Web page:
This is what passed for my summer holiday, at the end of July, though I was really working, before we went to Belgrade.
Didn't do much better with the photos in Thessaloniki either.
For its history Salonica, by Mark Mazower, is excellent. He traces its fascinating cosmopolitan life with Christians, Muslims and Jews, which ended with the Second World War. It is now a largely Greek Orthodox city, in more ways than just religion. Since the war and its repopulation with Greeks, it has become much like other Greek cities with huge areas of concrete blocks of flats. In fact, on her first visit, Bee dismissed it as yet another Eastern European city.
In the main square, we snapped these pigeons, reduced by the heatwave to sitting in the shadow of a lamp post in the main square. No frappe for them.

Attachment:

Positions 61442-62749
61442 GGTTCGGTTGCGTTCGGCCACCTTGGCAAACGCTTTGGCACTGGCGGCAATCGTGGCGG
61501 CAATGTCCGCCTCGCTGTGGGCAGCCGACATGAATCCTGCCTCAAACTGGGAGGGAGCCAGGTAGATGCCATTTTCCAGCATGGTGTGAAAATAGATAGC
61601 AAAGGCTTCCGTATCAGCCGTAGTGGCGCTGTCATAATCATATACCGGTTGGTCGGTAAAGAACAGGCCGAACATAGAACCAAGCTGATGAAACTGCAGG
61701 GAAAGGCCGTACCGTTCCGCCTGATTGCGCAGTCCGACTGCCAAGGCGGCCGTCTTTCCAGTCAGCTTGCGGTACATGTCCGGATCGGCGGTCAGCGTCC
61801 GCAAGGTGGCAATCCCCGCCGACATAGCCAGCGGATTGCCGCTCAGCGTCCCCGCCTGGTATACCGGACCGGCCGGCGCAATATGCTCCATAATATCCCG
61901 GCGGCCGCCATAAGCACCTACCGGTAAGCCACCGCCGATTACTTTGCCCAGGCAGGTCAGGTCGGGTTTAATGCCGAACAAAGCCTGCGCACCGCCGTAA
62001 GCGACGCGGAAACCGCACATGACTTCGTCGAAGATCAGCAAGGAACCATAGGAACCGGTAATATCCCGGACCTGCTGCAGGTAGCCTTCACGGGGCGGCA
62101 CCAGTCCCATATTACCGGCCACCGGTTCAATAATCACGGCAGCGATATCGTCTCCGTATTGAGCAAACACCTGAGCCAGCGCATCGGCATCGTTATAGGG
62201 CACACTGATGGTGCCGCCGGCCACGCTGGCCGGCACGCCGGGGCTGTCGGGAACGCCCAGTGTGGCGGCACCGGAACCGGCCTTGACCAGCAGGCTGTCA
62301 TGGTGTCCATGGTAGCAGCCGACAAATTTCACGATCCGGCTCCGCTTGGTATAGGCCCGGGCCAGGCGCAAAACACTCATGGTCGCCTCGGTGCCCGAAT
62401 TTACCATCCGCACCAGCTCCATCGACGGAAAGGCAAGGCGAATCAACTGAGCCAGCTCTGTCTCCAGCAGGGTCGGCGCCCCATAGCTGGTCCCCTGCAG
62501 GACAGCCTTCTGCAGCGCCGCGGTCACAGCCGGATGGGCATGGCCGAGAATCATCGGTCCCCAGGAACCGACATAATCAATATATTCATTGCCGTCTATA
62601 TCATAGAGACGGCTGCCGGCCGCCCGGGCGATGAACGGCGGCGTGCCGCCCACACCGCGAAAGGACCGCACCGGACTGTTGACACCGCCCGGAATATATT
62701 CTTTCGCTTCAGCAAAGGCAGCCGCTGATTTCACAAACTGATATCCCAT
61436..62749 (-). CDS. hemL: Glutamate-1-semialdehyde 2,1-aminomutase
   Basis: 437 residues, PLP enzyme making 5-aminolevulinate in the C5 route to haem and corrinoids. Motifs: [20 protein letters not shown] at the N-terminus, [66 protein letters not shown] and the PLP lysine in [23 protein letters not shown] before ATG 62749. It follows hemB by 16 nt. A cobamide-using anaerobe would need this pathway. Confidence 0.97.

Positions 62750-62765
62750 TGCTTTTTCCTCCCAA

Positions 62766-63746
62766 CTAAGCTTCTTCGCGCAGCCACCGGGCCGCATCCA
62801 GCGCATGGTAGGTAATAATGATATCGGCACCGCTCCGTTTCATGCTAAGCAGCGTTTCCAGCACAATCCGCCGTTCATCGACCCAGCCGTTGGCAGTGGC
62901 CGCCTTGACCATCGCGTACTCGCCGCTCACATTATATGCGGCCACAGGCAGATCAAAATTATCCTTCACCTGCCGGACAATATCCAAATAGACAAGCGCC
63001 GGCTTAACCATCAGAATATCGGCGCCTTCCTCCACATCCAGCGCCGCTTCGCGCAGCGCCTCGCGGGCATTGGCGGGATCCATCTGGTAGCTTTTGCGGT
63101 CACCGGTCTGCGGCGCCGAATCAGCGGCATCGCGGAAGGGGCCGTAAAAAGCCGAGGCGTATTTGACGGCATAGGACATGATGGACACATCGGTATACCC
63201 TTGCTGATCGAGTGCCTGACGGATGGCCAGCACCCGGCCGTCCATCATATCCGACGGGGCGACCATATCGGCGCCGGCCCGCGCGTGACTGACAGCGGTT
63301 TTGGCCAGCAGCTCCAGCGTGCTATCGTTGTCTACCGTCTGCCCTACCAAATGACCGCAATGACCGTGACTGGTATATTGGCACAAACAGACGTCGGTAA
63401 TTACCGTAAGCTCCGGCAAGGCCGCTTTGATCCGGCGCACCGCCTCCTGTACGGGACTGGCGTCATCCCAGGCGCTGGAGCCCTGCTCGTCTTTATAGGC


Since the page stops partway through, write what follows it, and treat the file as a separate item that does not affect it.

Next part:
Here are some pictures of the White Tower, one of the few historical sights left, a statue of Alexander the Great (that well-known Macedonian) and a rather different Aghia Sophia.
The boats which tour the bay in the evening, and Macedonian heroes and gun carrying heroines. The war casts a long shadow, still.
We went to Toroni at the weekend: a quiet village in the middle prong of Halkidiki populated only by a few Greek holiday makers and us.
Absolute bliss. Not too hot (around 35 not 40), good food, free sunbed and umbrella if you bought a drink in the cafe; and perfect beach: sand with a slow dip into the sea. My balance is bad on pebbles and rocks so I hate that wobble into the sea that I usually get. Thoroughly recommended.